My mind could not complete the change in longitude and latitude.  And what about cancelling out things on either side of the “equal” sign?  Why?  It was all just a nightmare.

I did not have the confidence to ask an authority about these changes.   All I knew was that everybody else understood it, and I did not.

On NPR some months ago, a man discussed that research has discovered that some learners cannot understand until they are told what the calculations were for.  Well, YEAH.  Wish I had been part of that research: they forgot about the vomiting part.

MY INSPIRATION

No Cooper River Bridge Run for me this year.  Something different is pulling.  Now training for it,  just after my daily run, I am also cleaning up the roads around here.  Never do only one thing at a time.  This also helps my blood pressure and bone mass.  What’s not to love?

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A friend gave me a book about hiking the Appalachian Trail.  Wish I’d read something like it forty years ago.

odyssa-cover

Jennifer Pharr Davis has written a simple story of finding self,  uniting with the natural world, and therefore overcoming self.  Man, the self requires hard work!  Inspired.

Weaving through my art education is pattern.  Pattern or repetition of an action or a shape allows one to focus on that thing, and not on “self”.   Pattern is predictable, repetitive, understandable.  You are in it, like a monkey swinging from tree to tree.  Ask a weaver about the power of the beater bar.  Like a heartbeat, it is.  Running is this way for me.  Repeat the steps, lose yourself, gain enlightenment.

So it seems to me that hiking would be like running, but instead of eliminating the self, the self is trying to merge with all the variety of nature encountered.  To be part of something bigger, where self holds only a little status.

Living in the South, I can stumble over to the AT fairly quickly and hike for a couple of days.  Too old to think about the entire 2180 miles, two days with a nice hotel in between sounds good to me.

So I am running my four miles, and then walking/hiking down in the ditches on either side of the nearby two-lane.  Hoping that this will strengthen other muscles in my legs and back.  Below is today’s bounty of trash!

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THOSE WERE THE DAYS, MY FRIEND

And now some of us are 64?  Will you still need me, will you still feed me…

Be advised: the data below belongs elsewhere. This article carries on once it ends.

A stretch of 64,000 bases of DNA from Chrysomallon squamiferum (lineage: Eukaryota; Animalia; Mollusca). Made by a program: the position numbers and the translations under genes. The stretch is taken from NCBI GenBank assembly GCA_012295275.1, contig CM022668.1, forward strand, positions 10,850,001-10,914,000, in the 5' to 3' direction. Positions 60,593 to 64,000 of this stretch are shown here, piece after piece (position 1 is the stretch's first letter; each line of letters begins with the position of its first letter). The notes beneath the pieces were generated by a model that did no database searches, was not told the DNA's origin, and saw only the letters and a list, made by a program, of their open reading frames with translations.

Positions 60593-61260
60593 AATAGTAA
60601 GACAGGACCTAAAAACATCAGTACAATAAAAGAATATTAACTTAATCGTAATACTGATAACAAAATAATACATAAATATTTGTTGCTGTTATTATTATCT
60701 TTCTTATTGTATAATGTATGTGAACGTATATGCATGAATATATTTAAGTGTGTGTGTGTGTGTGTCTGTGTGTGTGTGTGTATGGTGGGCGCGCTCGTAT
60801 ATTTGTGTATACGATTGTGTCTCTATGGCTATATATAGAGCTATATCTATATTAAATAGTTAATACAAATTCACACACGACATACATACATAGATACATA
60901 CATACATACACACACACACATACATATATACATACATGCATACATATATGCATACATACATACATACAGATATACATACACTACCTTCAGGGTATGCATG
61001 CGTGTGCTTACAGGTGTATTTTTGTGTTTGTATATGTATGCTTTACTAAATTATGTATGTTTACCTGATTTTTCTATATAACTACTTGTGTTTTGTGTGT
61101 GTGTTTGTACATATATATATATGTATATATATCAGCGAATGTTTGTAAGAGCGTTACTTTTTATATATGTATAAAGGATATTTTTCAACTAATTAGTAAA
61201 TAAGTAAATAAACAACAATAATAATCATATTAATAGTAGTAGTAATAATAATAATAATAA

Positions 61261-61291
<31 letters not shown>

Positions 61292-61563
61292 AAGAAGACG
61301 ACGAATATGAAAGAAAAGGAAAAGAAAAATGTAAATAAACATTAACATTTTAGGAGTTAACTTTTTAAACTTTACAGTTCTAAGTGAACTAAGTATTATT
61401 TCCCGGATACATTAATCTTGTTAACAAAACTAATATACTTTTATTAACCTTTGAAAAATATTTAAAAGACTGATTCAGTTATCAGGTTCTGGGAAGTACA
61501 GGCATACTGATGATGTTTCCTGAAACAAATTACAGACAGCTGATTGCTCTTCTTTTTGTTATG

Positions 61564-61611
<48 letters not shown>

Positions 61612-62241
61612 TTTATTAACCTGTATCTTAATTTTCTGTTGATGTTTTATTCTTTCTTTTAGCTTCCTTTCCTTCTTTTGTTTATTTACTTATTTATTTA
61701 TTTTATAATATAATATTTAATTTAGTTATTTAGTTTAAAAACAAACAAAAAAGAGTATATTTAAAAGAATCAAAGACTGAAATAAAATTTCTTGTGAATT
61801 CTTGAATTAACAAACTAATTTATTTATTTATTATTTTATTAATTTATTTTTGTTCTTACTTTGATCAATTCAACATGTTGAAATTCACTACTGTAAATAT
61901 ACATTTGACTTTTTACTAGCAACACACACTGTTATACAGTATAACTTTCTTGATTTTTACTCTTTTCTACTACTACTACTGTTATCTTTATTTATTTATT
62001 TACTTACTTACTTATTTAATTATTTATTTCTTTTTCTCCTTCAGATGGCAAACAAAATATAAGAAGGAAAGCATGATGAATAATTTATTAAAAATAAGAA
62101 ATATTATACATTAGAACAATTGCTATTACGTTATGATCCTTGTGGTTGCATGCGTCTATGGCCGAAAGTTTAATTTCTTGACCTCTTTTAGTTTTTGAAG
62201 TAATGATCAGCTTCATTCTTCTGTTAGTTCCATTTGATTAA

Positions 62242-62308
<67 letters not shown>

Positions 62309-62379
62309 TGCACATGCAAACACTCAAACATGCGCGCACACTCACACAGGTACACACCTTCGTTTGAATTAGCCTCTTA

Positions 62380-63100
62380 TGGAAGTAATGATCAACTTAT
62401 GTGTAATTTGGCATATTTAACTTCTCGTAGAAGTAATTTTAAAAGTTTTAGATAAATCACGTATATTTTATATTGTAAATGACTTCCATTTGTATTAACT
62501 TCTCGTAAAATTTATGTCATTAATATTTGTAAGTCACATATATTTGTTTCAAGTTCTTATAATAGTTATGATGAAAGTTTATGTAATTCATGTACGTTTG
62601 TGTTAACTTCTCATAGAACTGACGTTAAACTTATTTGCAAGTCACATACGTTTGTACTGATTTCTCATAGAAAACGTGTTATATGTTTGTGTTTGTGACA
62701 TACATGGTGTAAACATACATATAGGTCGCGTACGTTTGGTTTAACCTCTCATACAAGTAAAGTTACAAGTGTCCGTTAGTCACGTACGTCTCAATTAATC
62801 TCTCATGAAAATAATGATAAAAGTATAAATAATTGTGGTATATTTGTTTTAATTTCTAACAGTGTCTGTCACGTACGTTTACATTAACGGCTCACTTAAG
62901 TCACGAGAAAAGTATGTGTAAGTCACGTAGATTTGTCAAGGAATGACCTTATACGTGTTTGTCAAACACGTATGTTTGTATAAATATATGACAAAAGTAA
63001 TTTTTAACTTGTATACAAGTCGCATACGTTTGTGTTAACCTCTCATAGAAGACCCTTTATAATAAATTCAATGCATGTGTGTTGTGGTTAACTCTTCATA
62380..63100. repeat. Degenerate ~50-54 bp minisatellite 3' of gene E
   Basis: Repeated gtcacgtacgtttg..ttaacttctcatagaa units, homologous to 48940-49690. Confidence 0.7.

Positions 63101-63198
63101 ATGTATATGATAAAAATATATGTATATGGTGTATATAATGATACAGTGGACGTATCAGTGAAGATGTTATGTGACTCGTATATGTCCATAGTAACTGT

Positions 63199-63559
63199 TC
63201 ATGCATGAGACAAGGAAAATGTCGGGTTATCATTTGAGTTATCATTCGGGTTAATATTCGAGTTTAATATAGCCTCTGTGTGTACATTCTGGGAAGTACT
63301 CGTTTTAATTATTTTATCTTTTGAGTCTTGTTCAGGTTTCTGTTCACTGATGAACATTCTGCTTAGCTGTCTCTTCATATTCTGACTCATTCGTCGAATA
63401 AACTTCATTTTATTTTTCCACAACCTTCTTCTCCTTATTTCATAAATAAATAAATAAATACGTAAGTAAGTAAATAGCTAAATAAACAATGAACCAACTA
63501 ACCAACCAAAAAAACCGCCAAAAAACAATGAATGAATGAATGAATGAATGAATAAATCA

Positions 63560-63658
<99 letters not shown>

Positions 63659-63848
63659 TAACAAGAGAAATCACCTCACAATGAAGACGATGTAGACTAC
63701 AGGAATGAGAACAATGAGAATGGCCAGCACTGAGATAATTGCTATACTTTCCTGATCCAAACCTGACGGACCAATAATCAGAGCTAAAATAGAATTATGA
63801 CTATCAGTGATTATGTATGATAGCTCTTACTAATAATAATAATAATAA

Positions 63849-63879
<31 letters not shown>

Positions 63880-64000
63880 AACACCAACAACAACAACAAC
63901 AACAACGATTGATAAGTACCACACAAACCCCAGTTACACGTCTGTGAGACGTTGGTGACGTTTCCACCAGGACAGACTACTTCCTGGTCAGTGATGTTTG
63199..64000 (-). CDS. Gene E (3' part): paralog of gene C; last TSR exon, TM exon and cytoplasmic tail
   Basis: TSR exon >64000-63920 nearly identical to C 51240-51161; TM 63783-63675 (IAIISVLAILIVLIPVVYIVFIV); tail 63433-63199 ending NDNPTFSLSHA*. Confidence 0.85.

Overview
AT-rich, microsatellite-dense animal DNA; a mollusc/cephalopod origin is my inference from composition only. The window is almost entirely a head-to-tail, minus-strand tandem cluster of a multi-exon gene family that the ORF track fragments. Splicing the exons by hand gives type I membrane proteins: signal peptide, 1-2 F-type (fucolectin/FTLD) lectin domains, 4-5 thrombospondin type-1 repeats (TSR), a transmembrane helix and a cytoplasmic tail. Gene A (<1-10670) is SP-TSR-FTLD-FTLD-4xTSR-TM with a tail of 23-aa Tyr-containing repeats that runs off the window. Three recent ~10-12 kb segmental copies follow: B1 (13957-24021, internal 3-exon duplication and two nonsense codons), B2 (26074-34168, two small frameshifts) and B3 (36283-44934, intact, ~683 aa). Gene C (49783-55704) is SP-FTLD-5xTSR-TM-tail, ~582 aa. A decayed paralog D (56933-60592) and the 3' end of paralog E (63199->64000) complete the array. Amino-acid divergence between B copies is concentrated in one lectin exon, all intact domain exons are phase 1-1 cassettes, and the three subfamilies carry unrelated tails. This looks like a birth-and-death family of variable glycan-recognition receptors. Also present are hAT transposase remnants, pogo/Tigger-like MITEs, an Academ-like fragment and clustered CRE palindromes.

Where the hell did all the time go?  Have you listened to Billy Joel’s “We Didn’t Start the Fire” lately?

1-grandview plaza

How appropriate that this center of our young lives was also on Route 66.  It adds to the romance.  We could, and did, walk here, but it was a long cement trek.  It was very near to our high school. The Grandview Cinema (which would materialize about where the little floating sign suspends above) did not open with the shopping center; it was built a little later.  There, we dated.  We shopped at Penney’s.  We stared into the mostly matte black windows of the Jet Lounge, and wondered what was going on in there.

The most evocative part of the picture above is what is surrounding Grandview Plaza: the pattern of houses.  They marched on for miles.  No one lived much differently than anyone else.

I begged my father’s new 1967 Le Sabre Convertible soon after I got my license for some unimportant task.  Took that car top-down to Grandview, parked it and strolled around Penney’s.  It wasn’t until looking for my keys on the way out that I realized they were left in the car.  With the top down.

dad's car

grandview plaza postcard

You can see the sign in this postcard in the lower left of the first image, across from the gas station.  Image is sure more important now.

Much more fun to take the bus, changing once at the exotic Ferguson Loop and go to Famous-Barr in the Northland Shopping Center in Ferguson.

northland

We’d save up our money, have lunch in the mezzanine between floors; there were drawings of women shoppers; angular, a mix between Audrey Hepburn and Barbie carrying hat boxes.  Later, during the British Invasion, there was a shop for juniors mimicking Carnaby  Street.  You just had to use the bus to get that kind of fashion interface!

glenns accident

Glenn had his first accident in the area just under the Kresge sign.  Years after this picture was taken, but we remember the Christmas candles on the roof.  And it was Santa in the helicopter.  This was probably the first year Northland did this.

northland 3

Northland was destroyed in 2005.

My now thirty year old son was maybe six when he realized that my youthful world was not actually black and white.  He was very perceptive.  In a way, the sixties WERE very black and white.